Refugee economies in Uganda: creating new market-based opportunities

Drawing on research in Uganda and seeking to explore the economic lives of refugees, the report Refugee Economies: Rethinking Popular Assumptions was launched on World Refugee Day 2014.

By highlighting the complex economic systems of displaced populations, it aimed to offer guidance to policy-makers on how to promote more sustainable opportunities for market-based approaches to refugee assistance.

The report has had a significant impact on policy, practice, and public debate. It received media coverage from The Independent, The Guardian, BBC World News, Central China Television, Thomson Reuters, and for a documentary on NPR. It has been presented at key policy meetings: UN ECOSOC’s humanitarian section, UNHCR’s annual NGO consultations, the World Bank, the Danish Red Cross annual summit, and a joint UNHCR-RefugePoint meeting at Harvard University.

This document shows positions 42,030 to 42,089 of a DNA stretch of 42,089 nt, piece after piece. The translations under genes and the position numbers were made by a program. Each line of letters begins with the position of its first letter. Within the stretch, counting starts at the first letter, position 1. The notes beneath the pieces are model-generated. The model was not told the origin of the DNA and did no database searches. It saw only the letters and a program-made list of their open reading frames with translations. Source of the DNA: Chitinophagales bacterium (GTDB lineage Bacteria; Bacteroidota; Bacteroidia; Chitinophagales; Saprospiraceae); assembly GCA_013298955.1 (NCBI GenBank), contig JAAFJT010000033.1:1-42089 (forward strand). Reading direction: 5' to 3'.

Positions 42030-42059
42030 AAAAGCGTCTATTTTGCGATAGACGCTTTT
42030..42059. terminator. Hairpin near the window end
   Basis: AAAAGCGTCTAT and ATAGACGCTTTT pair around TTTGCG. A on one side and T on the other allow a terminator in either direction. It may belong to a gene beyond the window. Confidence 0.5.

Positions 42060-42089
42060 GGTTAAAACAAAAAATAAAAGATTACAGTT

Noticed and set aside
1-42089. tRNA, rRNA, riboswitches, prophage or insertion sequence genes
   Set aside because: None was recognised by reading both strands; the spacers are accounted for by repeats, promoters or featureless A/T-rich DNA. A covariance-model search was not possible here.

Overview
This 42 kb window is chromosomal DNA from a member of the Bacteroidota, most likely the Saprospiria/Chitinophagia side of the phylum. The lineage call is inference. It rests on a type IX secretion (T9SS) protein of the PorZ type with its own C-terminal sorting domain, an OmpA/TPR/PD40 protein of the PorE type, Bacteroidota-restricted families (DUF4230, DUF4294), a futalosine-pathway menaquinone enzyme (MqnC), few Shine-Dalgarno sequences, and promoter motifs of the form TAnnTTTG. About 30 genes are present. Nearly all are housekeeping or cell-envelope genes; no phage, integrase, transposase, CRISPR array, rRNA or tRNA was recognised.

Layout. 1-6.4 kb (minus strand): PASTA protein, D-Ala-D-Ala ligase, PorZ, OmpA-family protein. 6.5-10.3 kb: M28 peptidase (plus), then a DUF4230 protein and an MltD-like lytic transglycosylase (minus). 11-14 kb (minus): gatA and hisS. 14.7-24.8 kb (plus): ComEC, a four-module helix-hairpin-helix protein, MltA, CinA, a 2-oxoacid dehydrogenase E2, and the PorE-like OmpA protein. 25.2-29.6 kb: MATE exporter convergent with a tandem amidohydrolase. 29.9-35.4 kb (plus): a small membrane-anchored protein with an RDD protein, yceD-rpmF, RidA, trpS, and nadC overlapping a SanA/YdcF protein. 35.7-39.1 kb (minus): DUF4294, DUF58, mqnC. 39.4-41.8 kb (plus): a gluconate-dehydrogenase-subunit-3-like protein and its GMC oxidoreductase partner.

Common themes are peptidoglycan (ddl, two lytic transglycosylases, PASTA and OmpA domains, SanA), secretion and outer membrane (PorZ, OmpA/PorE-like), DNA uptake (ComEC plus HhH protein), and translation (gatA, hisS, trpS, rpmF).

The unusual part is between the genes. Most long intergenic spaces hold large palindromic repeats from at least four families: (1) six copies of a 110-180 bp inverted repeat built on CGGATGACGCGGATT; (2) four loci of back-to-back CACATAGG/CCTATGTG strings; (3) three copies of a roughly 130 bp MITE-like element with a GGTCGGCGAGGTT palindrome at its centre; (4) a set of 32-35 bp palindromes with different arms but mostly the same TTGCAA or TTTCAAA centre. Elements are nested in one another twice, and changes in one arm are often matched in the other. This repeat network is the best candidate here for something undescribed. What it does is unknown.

Invited presentations and workshops have taken place in key government ministries, including DFID and the GIZ. Within the region itself, launch events have been held (in collaboration with UNHCR and funded by the Norwegian MFA) in Kampala and Nairobi, with governments, NGOs and international organisations; and in the refugee settlements in Uganda.

UNHCR Uganda has now integrated the data set into their programming, and has built a livelihoods programme directly informed by the research, which is aiming to create new market-based opportunities through, for example, business skills training for refugees across the settlements in which we undertook the research. The work has also had global policy impact, shaping the discussions of the Solutions Alliance, and feeding into UNHCR’s global policy on refugee livelihoods and self-reliance. Currently, a book based on this research is underway.

The Refugee Economies report presents research by the Humanitarian Innovation Project (HIP), based within the Refugee Studies Centre. HIP undertakes research on the role of technology, innovation and the private sector in refugee assistance. It focuses on four project areas: 1) refugee economies; 2) bottom-up innovation; 3) military-humanitarian innovation; and 4) governance innovation.

Alexander Betts
Professor of Forced Migration and International Affairs
Naohiko Omata
Associate Professor
Josiah Kaplan

Photo: Naohiko Omata, Research Officer, HIP